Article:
Tuesday, March 6, 2012

Burying the lede

People, seriously. Seriously, people.

I hate how long I've been absent from this space. I hate that I couldn't manage to pop in at any time over the past three months, not even to tell you about the world's most simple and frugal cooking ingredient, tomato water. I hate making excuses. So I won't.

Save this one: I am a lazy ass.

I have spent the majority of the past three months napping, at least those hours when I wasn't at work. Frankly, I might have napped at work, but my office door has six windows set into it, and, dude, you can see through it. I can't even nap under my desk a la Constanza, as my desk is simply a table. 

Anyway, I'm burying the lede. I'm so freaking nappy because I'm once again expecting a little one, scheduled to join us in August, two years after his/her big brother was born. So basically, if you're not TiVoed episodes of "America's Test Kitchen," or the absolutely dreadful Sex and the City 2 movie being replayed ad nauseam on HBO in the middle of the night, or a "Diners, Drive-Ins, and Dives" marathon, or the sofa, or my son, or my high-maintenance dog, then I have not been paying attention to you. (Note: Husband did not make that list. Neither did the dishes, or the laundry.) (Don't I have really great taste in television?)

All this doesn't mean I haven't been thinking of cooking, though. Because I have been. I've been thinking a lot about tomato water, ever since the maestro Ruhlman mentioned it on his site back in October 2010. As a lover of everything pasta and everything tomato -- and a staunch advocate of frugality in the kitchen -- tomato water speaks to me. Each time I'm using fresh tomatoes as the basis for a roasted tomato sauce, I now set them in a colander over a large bowl, salt them, and capture their water. The resulting more concentrated tomatoes make for an even richer, deeper roasted sauce, and the tomato water gets frozen, awaiting the next time I make the following dish.

You might think tomato-water spaghetti would be thin, watery, and flavorless. You would be wrong. It is delicate, fresh, tomato-y, and subtly salty. The tomato water, once it simmers a bit and mixes with the butter and the residual starch washing off the cooked pasta, turns velvety soft and smooth. It clings to the pasta beautifully, cloaking it with a pinkish, savory veil. It's a little beguiling, really, and its ability to charm and bewitch completely belies its frugal, otherwise-waste roots.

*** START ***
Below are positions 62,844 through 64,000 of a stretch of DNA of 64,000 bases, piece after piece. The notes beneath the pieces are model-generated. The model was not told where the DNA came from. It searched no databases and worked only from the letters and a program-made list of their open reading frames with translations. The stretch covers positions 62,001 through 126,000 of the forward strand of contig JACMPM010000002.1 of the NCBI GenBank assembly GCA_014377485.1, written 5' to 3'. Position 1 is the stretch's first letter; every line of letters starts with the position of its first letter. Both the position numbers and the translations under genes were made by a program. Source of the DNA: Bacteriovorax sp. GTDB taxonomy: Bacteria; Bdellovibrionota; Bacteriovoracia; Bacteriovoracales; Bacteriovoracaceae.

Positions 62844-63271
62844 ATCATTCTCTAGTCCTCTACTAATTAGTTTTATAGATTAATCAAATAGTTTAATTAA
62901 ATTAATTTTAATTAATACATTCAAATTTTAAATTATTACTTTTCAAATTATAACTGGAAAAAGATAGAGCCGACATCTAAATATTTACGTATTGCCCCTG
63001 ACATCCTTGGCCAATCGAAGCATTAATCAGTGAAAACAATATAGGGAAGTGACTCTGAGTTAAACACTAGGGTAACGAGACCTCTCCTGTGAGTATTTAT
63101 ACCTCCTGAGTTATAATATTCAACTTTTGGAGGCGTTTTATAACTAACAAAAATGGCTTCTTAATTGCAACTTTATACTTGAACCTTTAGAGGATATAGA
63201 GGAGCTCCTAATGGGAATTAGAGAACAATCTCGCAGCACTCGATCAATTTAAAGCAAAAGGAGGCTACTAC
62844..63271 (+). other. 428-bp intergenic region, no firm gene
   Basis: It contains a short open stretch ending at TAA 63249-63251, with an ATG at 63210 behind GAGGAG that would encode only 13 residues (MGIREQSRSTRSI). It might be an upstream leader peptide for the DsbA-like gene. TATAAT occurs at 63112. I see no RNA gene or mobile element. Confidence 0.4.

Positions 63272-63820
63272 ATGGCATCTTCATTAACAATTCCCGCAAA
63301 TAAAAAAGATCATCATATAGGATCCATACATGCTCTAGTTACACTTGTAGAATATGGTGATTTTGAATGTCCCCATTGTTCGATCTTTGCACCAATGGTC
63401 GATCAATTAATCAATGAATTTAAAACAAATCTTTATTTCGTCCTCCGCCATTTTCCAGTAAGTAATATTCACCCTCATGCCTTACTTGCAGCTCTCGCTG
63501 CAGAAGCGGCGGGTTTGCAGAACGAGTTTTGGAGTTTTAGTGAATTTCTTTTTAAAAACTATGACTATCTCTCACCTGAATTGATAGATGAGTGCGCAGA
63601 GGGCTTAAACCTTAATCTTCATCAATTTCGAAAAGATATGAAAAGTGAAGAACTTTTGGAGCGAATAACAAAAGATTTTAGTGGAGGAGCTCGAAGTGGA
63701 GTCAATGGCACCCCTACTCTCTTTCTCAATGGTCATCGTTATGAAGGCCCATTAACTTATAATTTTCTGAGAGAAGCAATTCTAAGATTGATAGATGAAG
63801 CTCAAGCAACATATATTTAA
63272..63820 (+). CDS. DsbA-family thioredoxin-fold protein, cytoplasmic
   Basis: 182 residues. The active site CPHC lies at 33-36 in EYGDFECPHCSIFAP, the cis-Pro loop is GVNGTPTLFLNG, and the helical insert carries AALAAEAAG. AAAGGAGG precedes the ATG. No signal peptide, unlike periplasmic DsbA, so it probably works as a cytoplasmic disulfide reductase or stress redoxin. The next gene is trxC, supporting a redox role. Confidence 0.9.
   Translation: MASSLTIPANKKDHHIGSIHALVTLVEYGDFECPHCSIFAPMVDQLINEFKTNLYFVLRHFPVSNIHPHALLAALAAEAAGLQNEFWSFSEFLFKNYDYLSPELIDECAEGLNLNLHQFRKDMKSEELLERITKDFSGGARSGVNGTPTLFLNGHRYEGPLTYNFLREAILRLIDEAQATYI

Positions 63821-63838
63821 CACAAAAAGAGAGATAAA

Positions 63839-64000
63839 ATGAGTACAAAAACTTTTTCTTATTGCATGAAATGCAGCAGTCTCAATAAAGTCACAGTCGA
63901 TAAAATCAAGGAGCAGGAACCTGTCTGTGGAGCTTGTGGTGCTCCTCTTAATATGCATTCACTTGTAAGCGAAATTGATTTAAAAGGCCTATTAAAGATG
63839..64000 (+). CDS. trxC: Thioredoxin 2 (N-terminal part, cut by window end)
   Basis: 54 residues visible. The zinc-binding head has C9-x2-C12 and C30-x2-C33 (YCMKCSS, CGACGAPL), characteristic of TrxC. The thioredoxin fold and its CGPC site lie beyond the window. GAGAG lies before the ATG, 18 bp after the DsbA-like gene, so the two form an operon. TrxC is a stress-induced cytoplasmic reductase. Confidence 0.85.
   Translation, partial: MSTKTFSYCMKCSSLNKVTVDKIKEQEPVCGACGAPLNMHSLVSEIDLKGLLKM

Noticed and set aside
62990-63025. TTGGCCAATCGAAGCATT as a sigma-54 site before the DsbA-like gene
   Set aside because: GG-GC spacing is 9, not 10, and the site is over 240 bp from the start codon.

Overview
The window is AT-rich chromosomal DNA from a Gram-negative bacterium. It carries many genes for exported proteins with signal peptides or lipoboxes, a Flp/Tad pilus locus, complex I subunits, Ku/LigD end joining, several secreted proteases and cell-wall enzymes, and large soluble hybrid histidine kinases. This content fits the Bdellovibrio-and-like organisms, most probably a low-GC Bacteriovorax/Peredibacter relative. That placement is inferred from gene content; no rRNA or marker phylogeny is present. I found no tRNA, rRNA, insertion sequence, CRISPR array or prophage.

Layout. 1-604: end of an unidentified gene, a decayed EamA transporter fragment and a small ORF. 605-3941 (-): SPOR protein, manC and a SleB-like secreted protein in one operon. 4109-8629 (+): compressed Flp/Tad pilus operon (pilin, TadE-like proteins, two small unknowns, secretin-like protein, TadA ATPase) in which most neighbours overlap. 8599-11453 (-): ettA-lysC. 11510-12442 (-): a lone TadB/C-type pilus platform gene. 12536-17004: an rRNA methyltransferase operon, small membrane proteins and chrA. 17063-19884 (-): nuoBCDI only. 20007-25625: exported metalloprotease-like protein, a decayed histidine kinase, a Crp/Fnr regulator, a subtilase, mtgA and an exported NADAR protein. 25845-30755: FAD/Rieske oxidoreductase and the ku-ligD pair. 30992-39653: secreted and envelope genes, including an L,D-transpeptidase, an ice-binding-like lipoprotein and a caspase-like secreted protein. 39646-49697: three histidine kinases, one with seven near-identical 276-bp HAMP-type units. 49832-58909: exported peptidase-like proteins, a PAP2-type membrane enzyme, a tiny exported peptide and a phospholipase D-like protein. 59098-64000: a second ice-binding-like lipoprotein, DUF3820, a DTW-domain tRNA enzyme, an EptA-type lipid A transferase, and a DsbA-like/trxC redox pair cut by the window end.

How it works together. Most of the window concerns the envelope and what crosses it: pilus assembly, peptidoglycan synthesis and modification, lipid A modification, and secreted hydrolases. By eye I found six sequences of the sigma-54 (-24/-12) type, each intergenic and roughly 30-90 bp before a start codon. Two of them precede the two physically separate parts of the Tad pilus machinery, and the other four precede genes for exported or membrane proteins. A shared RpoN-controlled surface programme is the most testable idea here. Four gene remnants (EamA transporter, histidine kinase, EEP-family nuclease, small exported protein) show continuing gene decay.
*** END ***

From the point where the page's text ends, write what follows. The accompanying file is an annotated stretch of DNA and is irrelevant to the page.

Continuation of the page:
So apparently you can make a silk purse out of a sow's ear. And you can get a pregnant lady off the couch long enough to share a recipe.


Adapted from Michael Ruhlman

Note: If you don't have tomato water waiting for you in your freezer, start stocking up the next time you use fresh tomatoes in a sauce or stew. Simply peel the tomatoes, cut them into chunks and place them in a colander set over a large bowl. Toss the tomatoes with a few pinches of kosher salt and let them drain. Freeze the water for use later, then proceed with however you were going to use the tomatoes themselves. I find that 6-8 large tomatoes will yield the 1 1/2 c. of tomato water called for in this recipe.

Another note: You'll want to serve this dish with plenty of crusty bread, for sopping. Sopping is key.

1 lb. spaghetti
2 T. olive oil
10 cloves garlic, chopped
1 1/2 c. tomato water
1 c. fresh basil, roughly chopped, divided
3 oz. unsalted butter, cut into 3 chunks
Kosher salt, to taste
Pecorino, grated, to taste
1 c. fresh tomatoes, diced (optional)

Bring a large pot of salted water to a boil, and cook the spaghetti according to package directions until it is al dente.

While the spaghetti cooks, heat the olive oil in a large skillet over medium heat and add the garlic. Cook for a few minutes, stirring frequently, until the garlic just turns brown at the edges. Do not burn the garlic! Horribleness will ensure.

Add the tomato water to the garlic, swirling to combine. Cook the tomato water until it reduces and thickens slightly. Add 3/4 c. of the basil. Add the butter, one piece at a time, whisking it into the sauce until it melts.

Drain the pasta, and add it to the tomato-water sauce in the skillet. Using a pair of tongs, stir the spaghetti until it is evenly coated with the sauce. Taste, and season with a little salt, if you like. Add the remaining 1/4 c. basil.

Serve in big bowls topped with Pecorino and, if so desired, a few spoonfuls of fresh chopped tomatoes.

Serves 2-4, depending on hunger level. Frankly, I think it serves 2.


Previously, on A Stove With A House Around It:

One year ago: coffee liqueur barbecue sauce + homemade coffee liqueur
Two years ago: layered chocolate fudge cake
Three years ago: cinnamon ice cream + chocolate Valentino
Four years ago: chicken divan